Kansas Association of School Boards (January, 2012). Focus on … what we know about student achievement and school improvement in Kansas.  Prepared by Mark Tallman.

National Center for Education Statistics (NCES). (2011). NAEP State Profiles.  

Education Law Center. (2010). Is school funding fair?   See also Standard & Poor’s Efficiency Study (2007). 

Kansas Department of Education (KSDE). (2010). Report Card 2009-2010. State of Kansas.   

No Child Left Behind (2001). Action Briefs. What is the process for establishing AYP?  

National Assessment of Educational Progress (NAEP). (2009). Mapping state proficiency standards.  

Common Core State Standards Initiative (CCSSI). (2011). About the Standards.   See also Kansas Common Core Standards Fact Sheet (2011-2012). 

 

www.kansas-pta.org

Publication of the Kansas PTA Advocacy Team (2011).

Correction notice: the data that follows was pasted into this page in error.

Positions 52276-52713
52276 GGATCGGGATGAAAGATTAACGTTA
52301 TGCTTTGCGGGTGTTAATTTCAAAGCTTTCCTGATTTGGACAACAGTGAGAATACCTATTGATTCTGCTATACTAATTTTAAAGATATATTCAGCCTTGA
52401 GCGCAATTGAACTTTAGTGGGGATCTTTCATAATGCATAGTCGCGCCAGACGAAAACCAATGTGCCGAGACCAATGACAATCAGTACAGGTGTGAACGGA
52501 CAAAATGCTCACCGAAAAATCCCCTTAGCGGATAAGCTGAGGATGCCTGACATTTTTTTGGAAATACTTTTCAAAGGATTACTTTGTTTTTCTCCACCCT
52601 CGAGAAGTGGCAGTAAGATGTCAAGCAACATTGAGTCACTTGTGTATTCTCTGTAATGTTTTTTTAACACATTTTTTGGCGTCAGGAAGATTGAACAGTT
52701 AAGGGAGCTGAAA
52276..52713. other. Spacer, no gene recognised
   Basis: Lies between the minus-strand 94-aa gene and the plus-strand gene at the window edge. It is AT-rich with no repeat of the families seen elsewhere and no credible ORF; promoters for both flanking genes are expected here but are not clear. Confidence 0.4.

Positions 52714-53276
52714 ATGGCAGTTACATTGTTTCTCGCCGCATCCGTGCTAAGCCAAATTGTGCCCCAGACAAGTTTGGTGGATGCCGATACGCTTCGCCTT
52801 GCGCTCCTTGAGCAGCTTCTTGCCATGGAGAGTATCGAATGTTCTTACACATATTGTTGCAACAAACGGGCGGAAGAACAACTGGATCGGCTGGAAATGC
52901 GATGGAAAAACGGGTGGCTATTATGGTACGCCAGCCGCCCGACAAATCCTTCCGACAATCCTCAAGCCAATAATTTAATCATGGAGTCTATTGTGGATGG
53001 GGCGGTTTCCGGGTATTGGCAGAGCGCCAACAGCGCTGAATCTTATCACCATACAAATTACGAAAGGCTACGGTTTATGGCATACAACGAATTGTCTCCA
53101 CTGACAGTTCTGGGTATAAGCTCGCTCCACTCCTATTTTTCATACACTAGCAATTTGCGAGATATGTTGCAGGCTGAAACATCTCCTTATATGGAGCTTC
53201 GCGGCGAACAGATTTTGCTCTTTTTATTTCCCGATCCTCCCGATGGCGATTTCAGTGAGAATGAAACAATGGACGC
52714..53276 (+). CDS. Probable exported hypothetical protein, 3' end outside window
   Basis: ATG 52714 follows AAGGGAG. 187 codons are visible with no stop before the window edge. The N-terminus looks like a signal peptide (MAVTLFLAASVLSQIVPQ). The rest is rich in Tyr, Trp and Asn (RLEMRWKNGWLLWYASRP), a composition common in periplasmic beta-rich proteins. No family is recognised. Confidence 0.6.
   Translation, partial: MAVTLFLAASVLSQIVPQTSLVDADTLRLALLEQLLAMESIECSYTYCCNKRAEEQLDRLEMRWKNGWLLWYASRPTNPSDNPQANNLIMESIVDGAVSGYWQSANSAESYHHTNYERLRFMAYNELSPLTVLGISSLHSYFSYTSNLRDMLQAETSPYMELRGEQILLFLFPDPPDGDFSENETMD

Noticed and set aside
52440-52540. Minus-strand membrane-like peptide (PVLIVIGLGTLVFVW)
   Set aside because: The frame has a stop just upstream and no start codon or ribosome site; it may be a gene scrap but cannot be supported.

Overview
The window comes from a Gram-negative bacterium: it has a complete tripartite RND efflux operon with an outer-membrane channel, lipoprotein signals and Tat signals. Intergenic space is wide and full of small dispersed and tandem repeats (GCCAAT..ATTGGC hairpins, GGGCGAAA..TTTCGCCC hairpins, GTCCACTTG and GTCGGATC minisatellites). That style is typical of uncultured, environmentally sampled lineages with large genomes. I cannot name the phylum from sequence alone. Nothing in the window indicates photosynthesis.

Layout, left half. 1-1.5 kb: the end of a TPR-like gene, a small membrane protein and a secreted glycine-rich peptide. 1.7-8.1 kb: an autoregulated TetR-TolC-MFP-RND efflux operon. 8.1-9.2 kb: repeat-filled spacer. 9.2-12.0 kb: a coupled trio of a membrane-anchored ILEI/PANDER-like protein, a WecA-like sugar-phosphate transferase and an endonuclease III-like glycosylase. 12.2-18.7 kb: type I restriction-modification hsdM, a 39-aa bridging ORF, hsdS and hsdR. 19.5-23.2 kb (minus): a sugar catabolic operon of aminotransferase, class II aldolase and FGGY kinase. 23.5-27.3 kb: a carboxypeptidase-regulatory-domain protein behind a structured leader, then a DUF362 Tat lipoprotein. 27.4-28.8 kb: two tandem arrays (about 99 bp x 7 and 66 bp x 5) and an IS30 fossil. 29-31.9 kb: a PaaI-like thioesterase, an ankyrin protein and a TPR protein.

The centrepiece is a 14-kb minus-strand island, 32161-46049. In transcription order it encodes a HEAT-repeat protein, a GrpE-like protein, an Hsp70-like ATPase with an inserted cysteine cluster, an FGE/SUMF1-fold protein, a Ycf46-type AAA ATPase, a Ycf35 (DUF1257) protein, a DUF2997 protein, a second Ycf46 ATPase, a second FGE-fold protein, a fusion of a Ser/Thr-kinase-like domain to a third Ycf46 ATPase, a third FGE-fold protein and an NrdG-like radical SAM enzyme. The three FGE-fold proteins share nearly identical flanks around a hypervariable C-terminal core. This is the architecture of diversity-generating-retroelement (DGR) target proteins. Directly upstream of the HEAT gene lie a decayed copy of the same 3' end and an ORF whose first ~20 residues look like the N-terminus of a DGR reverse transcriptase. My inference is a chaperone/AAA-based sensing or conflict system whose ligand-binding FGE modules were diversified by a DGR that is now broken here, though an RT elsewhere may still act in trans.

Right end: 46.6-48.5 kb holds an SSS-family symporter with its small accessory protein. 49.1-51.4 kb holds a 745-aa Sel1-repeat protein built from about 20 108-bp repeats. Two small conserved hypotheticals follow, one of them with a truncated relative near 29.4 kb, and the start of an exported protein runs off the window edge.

Debbie Lawson  debbie@burlislawson.com  

Nancy Niles Lusk nnlusk@kc.rr.com

Mary Sinclair, PhD  msinclair1@kc.rr.com

 

 

 

MYTH:  Kansas school districts sit on millions of extra dollars at the end of every school year.  So, why do the public schools keep asking the state for more money and laying off teachers when they have excess in their reserve funds?

 

FACTS: Districts’ cash balances are not ‘extra, excess’ money.  The June fund balances can be likened to a district savings or escrow account.  Districts essentially cannot exhaust their reserves because the dollars have already been allocated - most commonly for ongoing operating costs (e.g., teachers salary & benefits, vendors), capital outlay (e.g., bricks and mortar upkeep), bond and interest payments (e.g., debt), dedicated tax sources (e.g., new textbooks, student materials, summer school), or insurance and liability claims.1